Thursday, April 19

Tourette Syndrome, TS


Tourette's Syndrome
What Is Tourette Syndrome?

Tourette syndrome (TS) is a neurological disorder characterised by tics - involuntary, rapid, sudden movements that occur repeatedly.

A facial tic, such as mouth twitching or rapid eye blinking, is the most common first symptom. Other common early symptoms include involuntary limb tics or involuntary throat clearing or sniffing.

Symptoms Of Tourette Syndrome

There's no single pattern of symptoms. Some people have very mild symptoms, while others are severely affected. Tics may be classified as:

Simple tics, such as shoulder shrugging, eye blinking, tongue clicking, or sniffing
Complex tics, such as jumping, twirling about, uttering words out of context, or vocalising socially unacceptable words.

TS can be particularly debilitating because the vocal tics can include the uncontrollable use of obscene language (known as coprolalia) and repetition of phrases the person hears others use (called echolalia).

Those with Tourette syndrome often have a variety of psychological problems too, such as attention deficit hyperactivity disorder (ADHD), obsessive-compulsive disorder (OCD) and self-harm behaviour, although the link isn't clear.

Causes And Risk Factors

The precise cause of the symptoms hasn't been identified. Experts believe the metabolism of the brain chemical dopamine, and possibly other brain chemicals, is responsible. TS may be inherited, or may suddenly appear, which is called 'sporadic Tourette syndrome'. In its inherited form, a child of a person with TS has a one in two chance of inheriting the gene. If they do inherit it they may experience the same symptoms as their parent, a different combination of symptoms or no symptoms at all.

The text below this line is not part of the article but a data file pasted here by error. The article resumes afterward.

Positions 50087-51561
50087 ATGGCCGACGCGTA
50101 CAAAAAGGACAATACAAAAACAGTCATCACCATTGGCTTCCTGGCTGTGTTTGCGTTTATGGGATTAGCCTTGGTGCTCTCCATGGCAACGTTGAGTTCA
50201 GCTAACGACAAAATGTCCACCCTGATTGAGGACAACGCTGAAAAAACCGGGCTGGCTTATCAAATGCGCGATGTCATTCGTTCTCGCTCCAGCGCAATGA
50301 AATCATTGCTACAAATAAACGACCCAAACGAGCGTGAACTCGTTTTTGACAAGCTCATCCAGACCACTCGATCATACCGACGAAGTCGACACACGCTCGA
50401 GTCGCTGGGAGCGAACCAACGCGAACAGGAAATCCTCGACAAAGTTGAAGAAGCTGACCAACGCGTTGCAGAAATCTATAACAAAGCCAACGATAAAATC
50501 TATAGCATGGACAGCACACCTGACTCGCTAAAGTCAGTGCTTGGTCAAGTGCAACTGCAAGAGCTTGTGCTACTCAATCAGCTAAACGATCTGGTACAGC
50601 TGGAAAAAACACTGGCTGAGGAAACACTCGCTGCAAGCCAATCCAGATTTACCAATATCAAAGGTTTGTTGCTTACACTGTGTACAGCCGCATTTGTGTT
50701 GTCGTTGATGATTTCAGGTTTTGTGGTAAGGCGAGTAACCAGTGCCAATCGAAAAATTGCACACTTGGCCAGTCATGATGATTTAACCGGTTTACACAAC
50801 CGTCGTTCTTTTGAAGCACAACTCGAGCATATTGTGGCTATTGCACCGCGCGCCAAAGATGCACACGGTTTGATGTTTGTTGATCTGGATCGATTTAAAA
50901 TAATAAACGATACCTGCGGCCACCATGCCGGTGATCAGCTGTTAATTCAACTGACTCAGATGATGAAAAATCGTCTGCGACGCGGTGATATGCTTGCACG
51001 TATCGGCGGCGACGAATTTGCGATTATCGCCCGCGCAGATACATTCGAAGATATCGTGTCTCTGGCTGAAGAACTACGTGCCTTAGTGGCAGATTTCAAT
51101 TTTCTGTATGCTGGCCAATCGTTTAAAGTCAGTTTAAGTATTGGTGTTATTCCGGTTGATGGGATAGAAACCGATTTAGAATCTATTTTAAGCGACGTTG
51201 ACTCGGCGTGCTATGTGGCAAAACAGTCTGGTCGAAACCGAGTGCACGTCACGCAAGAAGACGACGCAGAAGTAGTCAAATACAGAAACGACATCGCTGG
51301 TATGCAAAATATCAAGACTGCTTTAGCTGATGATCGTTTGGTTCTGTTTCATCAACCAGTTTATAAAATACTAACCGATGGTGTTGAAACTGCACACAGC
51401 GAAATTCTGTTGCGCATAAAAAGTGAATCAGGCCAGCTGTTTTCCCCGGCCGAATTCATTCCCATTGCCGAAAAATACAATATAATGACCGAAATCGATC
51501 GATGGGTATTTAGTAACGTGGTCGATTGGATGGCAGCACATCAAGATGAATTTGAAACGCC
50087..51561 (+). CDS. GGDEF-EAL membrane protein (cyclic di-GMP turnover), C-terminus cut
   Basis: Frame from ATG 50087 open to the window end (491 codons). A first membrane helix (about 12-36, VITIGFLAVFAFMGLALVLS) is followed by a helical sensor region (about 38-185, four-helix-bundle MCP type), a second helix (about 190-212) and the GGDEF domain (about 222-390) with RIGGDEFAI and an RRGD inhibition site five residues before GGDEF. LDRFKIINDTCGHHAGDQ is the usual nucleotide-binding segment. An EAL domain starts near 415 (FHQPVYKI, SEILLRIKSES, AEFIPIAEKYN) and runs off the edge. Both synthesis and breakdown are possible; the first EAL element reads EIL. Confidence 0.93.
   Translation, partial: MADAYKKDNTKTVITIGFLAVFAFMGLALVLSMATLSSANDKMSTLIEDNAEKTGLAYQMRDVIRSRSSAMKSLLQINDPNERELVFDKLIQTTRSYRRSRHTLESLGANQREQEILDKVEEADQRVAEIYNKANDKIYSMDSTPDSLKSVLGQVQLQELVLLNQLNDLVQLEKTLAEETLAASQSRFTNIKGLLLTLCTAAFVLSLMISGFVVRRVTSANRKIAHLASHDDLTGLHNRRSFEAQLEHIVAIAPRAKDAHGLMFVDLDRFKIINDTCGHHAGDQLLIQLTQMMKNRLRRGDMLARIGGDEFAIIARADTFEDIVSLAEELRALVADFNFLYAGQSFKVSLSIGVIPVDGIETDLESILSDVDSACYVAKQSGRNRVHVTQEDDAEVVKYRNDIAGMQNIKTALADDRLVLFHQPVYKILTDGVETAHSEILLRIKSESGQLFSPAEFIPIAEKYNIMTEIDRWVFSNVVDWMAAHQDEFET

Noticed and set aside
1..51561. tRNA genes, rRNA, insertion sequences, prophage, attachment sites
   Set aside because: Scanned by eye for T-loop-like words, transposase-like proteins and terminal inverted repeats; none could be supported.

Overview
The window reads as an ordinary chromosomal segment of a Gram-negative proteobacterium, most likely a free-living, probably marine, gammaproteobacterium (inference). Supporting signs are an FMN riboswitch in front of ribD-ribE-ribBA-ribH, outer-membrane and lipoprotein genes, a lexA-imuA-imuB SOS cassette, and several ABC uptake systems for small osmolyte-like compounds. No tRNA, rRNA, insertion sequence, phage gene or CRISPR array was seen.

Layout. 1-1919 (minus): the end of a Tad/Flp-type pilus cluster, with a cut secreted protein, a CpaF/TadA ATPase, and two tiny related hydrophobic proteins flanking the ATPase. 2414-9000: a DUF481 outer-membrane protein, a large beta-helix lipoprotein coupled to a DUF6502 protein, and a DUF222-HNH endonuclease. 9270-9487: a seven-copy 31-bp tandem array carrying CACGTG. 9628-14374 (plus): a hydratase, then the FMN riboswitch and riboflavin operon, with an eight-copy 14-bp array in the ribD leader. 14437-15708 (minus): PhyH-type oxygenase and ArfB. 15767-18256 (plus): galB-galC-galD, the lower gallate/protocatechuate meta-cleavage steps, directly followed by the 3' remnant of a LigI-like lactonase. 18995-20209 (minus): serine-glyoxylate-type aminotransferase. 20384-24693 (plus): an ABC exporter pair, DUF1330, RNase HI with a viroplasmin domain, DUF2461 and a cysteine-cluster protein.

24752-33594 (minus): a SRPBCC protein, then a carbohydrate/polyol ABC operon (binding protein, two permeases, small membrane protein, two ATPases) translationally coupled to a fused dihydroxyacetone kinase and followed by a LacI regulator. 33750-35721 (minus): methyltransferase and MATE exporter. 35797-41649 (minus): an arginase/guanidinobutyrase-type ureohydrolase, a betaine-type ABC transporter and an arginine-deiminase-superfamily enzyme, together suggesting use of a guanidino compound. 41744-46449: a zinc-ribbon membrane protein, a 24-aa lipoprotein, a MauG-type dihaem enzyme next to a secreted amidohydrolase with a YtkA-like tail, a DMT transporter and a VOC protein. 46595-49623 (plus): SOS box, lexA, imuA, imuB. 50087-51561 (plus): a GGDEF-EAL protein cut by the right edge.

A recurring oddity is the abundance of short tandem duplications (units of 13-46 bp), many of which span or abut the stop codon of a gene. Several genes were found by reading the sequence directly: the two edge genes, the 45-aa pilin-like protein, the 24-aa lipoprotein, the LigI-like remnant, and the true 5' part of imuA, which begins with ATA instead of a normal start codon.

Around ten per cent of those who inherit the gene have symptoms severe enough to need medical treatment. Boys with the gene are more likely to develop symptoms than girls, at a ratio of approximately 3 to 4:1.

Treatment And Recovery

Early diagnosis and treatment are essential. The diagnosis is confirmed by observing the pattern of symptoms and, although there's no cure as yet, Tourette syndrome can be treated.

Most people with TS don't need medication, but for those whose symptoms are interfering with their daily life, medication can be used to keep symptoms under control.

For many, psychotherapy or behavioural therapy can be helpful, as can relaxation therapy.

Support

It's important to emphasise that behaviour of people with TS is involuntary, they can't control it and it's not deliberate. This is something many people, including family members, find difficult to come to terms with. Parents and teachers often feel overwhelmed by the behaviour. Support for the family is vital.

A lack of understanding of the condition by others can mean those with Tourette syndrome suffer psychological harm because of ridicule and rejection. Children with TS may be threatened and excluded from usual social activities and find it difficult to form relationships.

Many children with TS are able to attend mainstream schools, with or without extra educational assistance. For those for whom this isn't possible, there are special schools that cater for TS.

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